Amazing what a birdie on the 72nd hole could do for a man who never was seriously in contention to win the 134th British Open. But Fred Couples will leave town having matched his best career performance in the oldest major championship. His second 68 of the week earned him a tie for third place with Jose Maria Olazabal at 8-under 280.

"I had a great day," said Couples, who tweaked his chronically sore back in the middle of his second round Friday but managed to get through the rest of the week without any major problems. "I played very well. It could have been a heck of a lot better. I birdied the first hole, had one lip out at three and at nine, a putt for eagle spun out of the hole. With a little luck, I could have been a couple better and had a better finish."

Couples, who was playing in his 15th Open, first came to St. Andrews 21 years ago, tying for fourth place in the 1984 Open. This was his ninth top ten performance in one of his favorite events of the year, and his third-place finish will earn him a spot in the field next year at Royal Liverpool.

"Yesterday I putted horribly in the wind," Couples said of his third-round 73, his highest score of the tournament. "Today was a little better and I holed a few putts. But I'm done now. Standing here, my feet are ready to break off. I've been playing a lot recently. I knew I would enjoy this week, but not this well. I just enjoy the course and felt like I could get the ball on the green from anywhere."

Faldo's Memorable Finish

Nick Faldo, a three-time British Open winner and six-time major champion, finished strong, making birdie at the 17th "Road Hole," then holing out a 70-foot eagle putt from the "Valley of Sin" on the 18th for a 3-2 finish, a final-round 69 and a tie for 11th place with a 6-under 282.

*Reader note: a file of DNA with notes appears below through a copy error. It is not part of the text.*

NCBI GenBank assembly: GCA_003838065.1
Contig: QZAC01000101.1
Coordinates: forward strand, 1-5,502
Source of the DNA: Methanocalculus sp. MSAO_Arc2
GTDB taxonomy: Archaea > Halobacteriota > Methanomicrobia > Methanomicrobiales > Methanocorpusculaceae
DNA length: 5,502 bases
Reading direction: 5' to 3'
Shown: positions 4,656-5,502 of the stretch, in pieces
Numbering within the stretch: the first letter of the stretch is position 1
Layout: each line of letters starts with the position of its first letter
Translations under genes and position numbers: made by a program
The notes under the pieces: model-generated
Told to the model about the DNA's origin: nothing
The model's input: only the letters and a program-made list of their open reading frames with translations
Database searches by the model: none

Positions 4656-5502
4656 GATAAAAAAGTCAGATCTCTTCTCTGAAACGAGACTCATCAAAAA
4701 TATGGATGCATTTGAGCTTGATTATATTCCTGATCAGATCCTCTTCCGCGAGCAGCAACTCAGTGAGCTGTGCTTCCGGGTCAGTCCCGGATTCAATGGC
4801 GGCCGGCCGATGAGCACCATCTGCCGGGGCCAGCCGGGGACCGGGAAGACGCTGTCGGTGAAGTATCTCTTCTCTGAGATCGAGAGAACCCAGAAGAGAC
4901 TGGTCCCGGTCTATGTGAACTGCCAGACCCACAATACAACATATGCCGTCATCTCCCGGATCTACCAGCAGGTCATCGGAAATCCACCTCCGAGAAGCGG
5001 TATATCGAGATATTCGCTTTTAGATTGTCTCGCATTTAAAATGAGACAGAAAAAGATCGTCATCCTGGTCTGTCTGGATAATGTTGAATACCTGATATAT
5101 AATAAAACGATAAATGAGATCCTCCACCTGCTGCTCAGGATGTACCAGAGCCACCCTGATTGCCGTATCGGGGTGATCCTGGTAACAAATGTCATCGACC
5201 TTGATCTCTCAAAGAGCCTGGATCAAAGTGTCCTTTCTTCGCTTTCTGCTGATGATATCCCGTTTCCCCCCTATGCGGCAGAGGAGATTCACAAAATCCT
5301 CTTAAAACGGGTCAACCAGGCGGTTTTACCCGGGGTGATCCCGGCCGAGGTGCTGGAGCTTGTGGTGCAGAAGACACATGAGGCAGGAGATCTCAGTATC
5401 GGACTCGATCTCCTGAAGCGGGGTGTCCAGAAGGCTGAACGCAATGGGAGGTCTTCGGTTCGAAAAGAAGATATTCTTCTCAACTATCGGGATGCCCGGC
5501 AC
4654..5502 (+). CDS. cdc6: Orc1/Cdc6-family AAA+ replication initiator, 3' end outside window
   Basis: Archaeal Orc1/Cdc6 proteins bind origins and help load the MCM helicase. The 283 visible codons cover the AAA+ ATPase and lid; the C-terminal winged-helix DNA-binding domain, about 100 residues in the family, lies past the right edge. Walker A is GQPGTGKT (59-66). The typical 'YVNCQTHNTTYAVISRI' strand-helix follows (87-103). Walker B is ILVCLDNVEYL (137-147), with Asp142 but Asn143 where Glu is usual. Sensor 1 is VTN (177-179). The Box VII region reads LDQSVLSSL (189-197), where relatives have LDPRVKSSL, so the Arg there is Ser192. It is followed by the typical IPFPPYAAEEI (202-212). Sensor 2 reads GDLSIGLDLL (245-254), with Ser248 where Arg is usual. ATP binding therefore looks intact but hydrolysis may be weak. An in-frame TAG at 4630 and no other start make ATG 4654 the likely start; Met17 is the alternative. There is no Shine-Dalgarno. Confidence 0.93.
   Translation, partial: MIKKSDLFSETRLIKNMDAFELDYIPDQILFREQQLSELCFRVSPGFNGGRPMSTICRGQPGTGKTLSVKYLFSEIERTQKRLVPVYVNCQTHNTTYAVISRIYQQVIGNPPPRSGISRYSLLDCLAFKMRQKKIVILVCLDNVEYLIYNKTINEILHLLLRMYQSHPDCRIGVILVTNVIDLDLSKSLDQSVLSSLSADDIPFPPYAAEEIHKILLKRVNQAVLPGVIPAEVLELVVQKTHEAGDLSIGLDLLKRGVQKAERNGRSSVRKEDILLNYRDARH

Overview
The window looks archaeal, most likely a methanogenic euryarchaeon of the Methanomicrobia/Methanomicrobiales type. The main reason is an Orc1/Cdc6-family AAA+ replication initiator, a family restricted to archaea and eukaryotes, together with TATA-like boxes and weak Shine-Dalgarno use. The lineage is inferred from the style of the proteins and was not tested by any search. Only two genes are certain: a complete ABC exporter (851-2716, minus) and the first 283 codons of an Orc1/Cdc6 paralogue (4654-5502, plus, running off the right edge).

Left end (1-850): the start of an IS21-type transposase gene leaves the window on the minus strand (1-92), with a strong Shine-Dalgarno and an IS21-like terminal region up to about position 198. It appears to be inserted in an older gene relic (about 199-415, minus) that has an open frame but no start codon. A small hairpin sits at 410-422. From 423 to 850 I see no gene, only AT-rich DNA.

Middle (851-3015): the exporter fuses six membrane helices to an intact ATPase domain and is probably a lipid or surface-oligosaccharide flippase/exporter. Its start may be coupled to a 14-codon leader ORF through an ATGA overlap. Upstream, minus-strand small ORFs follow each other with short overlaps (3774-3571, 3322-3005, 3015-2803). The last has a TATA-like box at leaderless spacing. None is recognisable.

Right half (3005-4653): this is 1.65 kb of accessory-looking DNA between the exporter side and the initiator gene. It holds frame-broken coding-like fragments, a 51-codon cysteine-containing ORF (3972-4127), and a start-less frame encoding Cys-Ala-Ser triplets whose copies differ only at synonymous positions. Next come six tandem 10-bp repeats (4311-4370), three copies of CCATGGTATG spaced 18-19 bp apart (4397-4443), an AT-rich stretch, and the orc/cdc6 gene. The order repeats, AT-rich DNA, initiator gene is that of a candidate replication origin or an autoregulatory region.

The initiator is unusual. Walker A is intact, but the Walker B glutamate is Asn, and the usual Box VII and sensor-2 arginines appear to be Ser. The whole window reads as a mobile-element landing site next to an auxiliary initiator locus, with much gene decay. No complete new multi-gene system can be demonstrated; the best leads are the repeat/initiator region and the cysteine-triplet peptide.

Faldo, who plays a limited schedule when not working as an analyst for ABC television, said the standing ovation he got as he walked down the 18th fairway brought back some memories.

"Sure, you walk up 18, at least I've got a great image of walking up here and winning the Open here" in 1990, he said. Asked about his final eagle putt at 18, he said: "Crazy thing is, I walked around the green and said I fancied this. I haven't fancied a putt all week.

"I don't know how that happens. How did I walk up and feel so good, hit the thing so sweet and knock it right in the middle? It doesn't make sense. Twenty-three yards. You make a three on 17 once every decade. But a 3-2 finish will never happen again in my life, I can guarantee that one."

No Gimmes

John Daly had no doubts about what caused his 1-over 73 Sunday and his 5-under 283.

"I had a great opportunity to finish in the top 10 if I'd made some putts," he said. "The way the Royal and Ancient put the pins this week, it made the course tougher. I've seen pins this week I've never dreamed of or even seen."

Saltman Wins Silver

Lloyd Saltman, a 20-year-old Scot and member of the European Walker Cup team, birdied the final hole and won the silver medal for low amateur by a shot over Eric Ramsey. "With the scoreboards out there, we all knew what was going on," Saltman said. "The crowd was cheering me on. It was a wonderful experience. . . . I would have paid money to play in this. It's just been a great experience."